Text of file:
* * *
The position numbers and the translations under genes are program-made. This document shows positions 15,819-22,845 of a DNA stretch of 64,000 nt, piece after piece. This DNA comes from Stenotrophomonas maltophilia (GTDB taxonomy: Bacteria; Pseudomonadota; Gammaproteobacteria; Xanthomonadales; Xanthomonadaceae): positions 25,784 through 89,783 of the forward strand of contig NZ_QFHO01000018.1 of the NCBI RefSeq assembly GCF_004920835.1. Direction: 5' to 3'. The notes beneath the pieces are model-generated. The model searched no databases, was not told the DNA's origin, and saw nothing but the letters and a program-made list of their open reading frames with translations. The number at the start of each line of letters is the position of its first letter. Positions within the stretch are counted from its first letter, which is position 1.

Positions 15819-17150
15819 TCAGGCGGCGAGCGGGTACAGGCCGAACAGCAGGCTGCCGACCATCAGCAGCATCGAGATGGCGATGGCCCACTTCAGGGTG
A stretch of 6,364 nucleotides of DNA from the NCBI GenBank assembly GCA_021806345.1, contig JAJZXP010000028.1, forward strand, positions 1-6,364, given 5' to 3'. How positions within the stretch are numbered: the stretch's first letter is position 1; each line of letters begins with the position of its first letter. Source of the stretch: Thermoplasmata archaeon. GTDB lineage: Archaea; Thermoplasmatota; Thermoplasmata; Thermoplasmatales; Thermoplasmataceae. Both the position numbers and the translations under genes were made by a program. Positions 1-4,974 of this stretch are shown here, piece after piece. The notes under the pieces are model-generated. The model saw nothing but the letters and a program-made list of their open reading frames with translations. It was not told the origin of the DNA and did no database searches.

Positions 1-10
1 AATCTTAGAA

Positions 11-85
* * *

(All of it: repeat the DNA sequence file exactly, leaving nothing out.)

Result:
The position numbers and the translations under genes are program-made. This document shows positions 15,819-22,845 of a DNA stretch of 64,000 nt, piece after piece. This DNA comes from Stenotrophomonas maltophilia (GTDB taxonomy: Bacteria; Pseudomonadota; Gammaproteobacteria; Xanthomonadales; Xanthomonadaceae): positions 25,784 through 89,783 of the forward strand of contig NZ_QFHO01000018.1 of the NCBI RefSeq assembly GCF_004920835.1. Direction: 5' to 3'. The notes beneath the pieces are model-generated. The model searched no databases, was not told the DNA's origin, and saw nothing but the letters and a program-made list of their open reading frames with translations. The number at the start of each line of letters is the position of its first letter. Positions within the stretch are counted from its first letter, which is position 1.

Positions 15819-17150
15819 TCAGGCGGCGAGCGGGTACAGGCCGAACAGCAGGCTGCCGACCATCAGCAGCATCGAGATGGCGATGGCCCACTTCAGGGTG
A stretch of 6,364 nucleotides of DNA from the NCBI GenBank assembly GCA_021806345.1, contig JAJZXP010000028.1, forward strand, positions 1-6,364, given 5' to 3'. How positions within the stretch are numbered: the stretch's first letter is position 1; each line of letters begins with the position of its first letter. Source of the stretch: Thermoplasmata archaeon. GTDB lineage: Archaea; Thermoplasmatota; Thermoplasmata; Thermoplasmatales; Thermoplasmataceae. Both the position numbers and the translations under genes were made by a program. Positions 1-4,974 of this stretch are shown here, piece after piece. The notes under the pieces are model-generated. The model saw nothing but the letters and a program-made list of their open reading frames with translations. It was not told the origin of the DNA and did no database searches.

Positions 1-10
1 AATCTTAGAA

Positions 11-85